This digital-first fundraising post is the first in a six-part series.
“Every few hundred years there occurs a sharp transformation. We cross a “divide… ACTION POINT: Next time you hear colleagues pounding the table for something that is clearly yesterday’s news, find a way to tell them they need to wake up and smell the coffee.”
– Peter Drucker
I was recently asked what I saw as a change or trend on the fundraising horizon. This year, in particular, this is an important question.
We seem to be at that “every few hundred years” marker. Social upheaval, political unrest, a global pandemic, and climate crisis: These things affect nonprofit missions, constituents, and supporters.
Drucker wrote that quote less than a hundred years ago. So I’d say the pace of change is accelerating.
I realized that this is a year that calls for greater specificity. We can’t simply consider strategies as what we do; it’s necessary to consider how we do things. With so many options available, online and offline, it’s time to go beyond the tried-and-true fundraising fundamentals.
I’m not suggesting you dump what you’re doing if you’ve got solid strategies built into your nonprofit’s DNA. No doubt these strategies work for you. But could they work even more effectively if you adapted them to meet the moment? Of course they could!
It’s too easy to think you’re doing a good job with fundamental strategies just because you know what they are. For example, simply saying “we prioritize major gifts” or “we focus on donor retention” isn’t helpful without understanding specifically how you’re doing so and then tracking and measuring your results so you can improve.
The times we’re in offer opportunities to demonstrate your effectiveness, relevance, and unique purpose in ways that weren’t previously accessible to organizations other than the largest nonprofits. In taking advantage of these opportunities, you can reach more people and raise more money.
This six-part series will focus on how to approach what I consider the top strategies. Within a reasonable period, if you embrace these six picks and dive into them with intent, dedication, and passion, doing them will begin to feel as natural and liberating as breathing. I mean it.
Top 2021 fundraising strategies
I’m calling these fundraising strategies. You may think some are more management or marketing strategies. If you do, I caution you against “silo thinking.”
You can’t fundraise effectively without strong management and marketing. Fundraising, marketing, and management must be seamlessly and purposefully integrated.
So if you’re the fundraiser and something is going wrong in key areas related to your success, you need to concern yourself with these things.
Here are my top six fundraising strategies for 2021:
- Investing in digital-first fundraising and marketing communications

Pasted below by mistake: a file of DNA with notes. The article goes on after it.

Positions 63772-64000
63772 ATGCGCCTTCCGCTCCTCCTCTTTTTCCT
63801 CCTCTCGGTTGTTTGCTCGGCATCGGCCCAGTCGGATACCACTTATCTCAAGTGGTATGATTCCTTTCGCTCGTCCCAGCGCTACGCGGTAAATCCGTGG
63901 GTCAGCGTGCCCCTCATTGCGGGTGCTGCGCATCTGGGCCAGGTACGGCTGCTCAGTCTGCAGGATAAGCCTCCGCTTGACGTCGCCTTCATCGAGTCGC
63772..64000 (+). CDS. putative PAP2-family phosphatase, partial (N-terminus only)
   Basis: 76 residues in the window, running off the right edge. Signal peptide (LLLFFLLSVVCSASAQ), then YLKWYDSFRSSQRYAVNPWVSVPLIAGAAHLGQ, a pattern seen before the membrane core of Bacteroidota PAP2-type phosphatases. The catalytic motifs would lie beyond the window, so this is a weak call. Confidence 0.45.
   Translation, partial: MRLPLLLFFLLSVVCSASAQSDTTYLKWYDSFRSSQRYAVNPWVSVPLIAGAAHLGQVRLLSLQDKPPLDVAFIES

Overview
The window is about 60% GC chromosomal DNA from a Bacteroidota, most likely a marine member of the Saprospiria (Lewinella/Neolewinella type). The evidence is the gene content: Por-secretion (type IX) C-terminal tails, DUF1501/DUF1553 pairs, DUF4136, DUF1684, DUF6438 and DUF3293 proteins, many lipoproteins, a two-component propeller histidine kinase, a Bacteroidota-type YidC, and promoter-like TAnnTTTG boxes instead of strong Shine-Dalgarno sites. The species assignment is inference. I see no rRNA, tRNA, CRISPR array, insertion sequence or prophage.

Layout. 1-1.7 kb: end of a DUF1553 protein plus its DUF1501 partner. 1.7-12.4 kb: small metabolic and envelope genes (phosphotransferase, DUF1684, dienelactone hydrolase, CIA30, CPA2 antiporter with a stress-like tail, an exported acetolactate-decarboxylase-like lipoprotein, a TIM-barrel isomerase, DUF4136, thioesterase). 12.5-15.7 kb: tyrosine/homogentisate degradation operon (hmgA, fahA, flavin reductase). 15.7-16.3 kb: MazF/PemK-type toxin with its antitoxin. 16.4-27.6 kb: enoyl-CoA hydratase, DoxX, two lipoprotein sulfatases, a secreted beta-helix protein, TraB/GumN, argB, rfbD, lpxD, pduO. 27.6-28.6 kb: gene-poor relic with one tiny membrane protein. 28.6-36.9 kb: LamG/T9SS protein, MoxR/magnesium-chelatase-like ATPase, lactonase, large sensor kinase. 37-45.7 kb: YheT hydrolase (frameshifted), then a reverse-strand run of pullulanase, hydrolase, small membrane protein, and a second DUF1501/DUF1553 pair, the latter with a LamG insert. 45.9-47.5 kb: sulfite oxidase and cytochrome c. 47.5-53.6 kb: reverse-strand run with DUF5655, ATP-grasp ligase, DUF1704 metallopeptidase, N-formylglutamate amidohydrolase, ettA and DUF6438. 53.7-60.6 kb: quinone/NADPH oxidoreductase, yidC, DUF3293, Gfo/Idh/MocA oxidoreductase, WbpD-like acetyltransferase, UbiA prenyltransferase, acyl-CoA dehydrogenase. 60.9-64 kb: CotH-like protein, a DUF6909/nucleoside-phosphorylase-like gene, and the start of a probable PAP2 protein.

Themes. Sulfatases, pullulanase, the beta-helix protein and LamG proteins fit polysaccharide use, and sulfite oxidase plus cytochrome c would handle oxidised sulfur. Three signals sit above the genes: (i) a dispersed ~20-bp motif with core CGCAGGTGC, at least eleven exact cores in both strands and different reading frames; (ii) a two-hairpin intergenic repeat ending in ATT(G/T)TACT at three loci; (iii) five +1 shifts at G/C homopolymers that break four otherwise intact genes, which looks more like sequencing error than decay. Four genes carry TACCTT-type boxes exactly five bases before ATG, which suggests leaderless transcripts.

- Mastering online user experience and messaging
- Mastering relevant content marketing
- Mastering personalized, customer-centered philanthropy facilitation, especially mid-level and major donors, to increase donor lifetime value
- Mastering an analytic approach to strategy and planning
- Internalizing and externalizing an organization-wide culture of philanthropy
I strongly believe that if you master these six strategies you’ll succeed beyond your wildest dreams. That said, you won’t master them without commitment and hard work.
“Unless commitment is made, there are only promises and hopes…but no plans.”
– Peter Drucker
With that in mind, you need to commit to learning, working hard at living your commitments, practicing strategies that work, working smarter, and loving the results of your newly re-energized labors.
Keep reading to learn more about the first strategy I recommend implementing.
Investing in digital-first fundraising and marketing communications
Make investing in digital-first tools, opportunities, and strategies a priority. Going digital is now an in-your-face proposition that can’t be ignored. Commit to transition and shape your future, or grind along and be left behind.
“Digital transformation will start to become synonymous with business modernization and innovation.”
Having difficulty persuading leadership to embrace and invest in a digital-first strategy? Read this. Having difficulty persuading other staff and volunteers? Read this. Per McKinsey, for-profit businesses are investing more in digital technology today than anything else. Why? Because they recognize technology’s strategic importance as a critical component of the business, not just a source of cost efficiencies. You should too!
If other nonprofits make it easy for people to engage and invest, and you don’t, you’ll operate at a competitive disadvantage. This will affect your bottom line and ability to deliver on your mission.
In other words, it’s not only the largest or most cutting-edge nonprofits that must invest in digital-first opportunities. All nonprofits need to take that approach. You don’t get a pass because you’re new, small, short-staffed, or “putting all your resources into mission work.”
We’re in a zeitgeist now where there will be no mission absent digital-first tools. And remember: Organizations that had worked on their digital-first fundraising and communications before the pandemic did more than survive during that crisis; they thrived.
Take a look at the M+R 2021 Benchmarks report and share some data and examples with your “powers that be.” Make sure your fundraising and marketing communications are integrated and that you’re strategically using every channel where your constituents hang out. Multichannel strategies outperform single channel strategies because messaging in one channel supports messaging in another. It’s common sense, supported by research.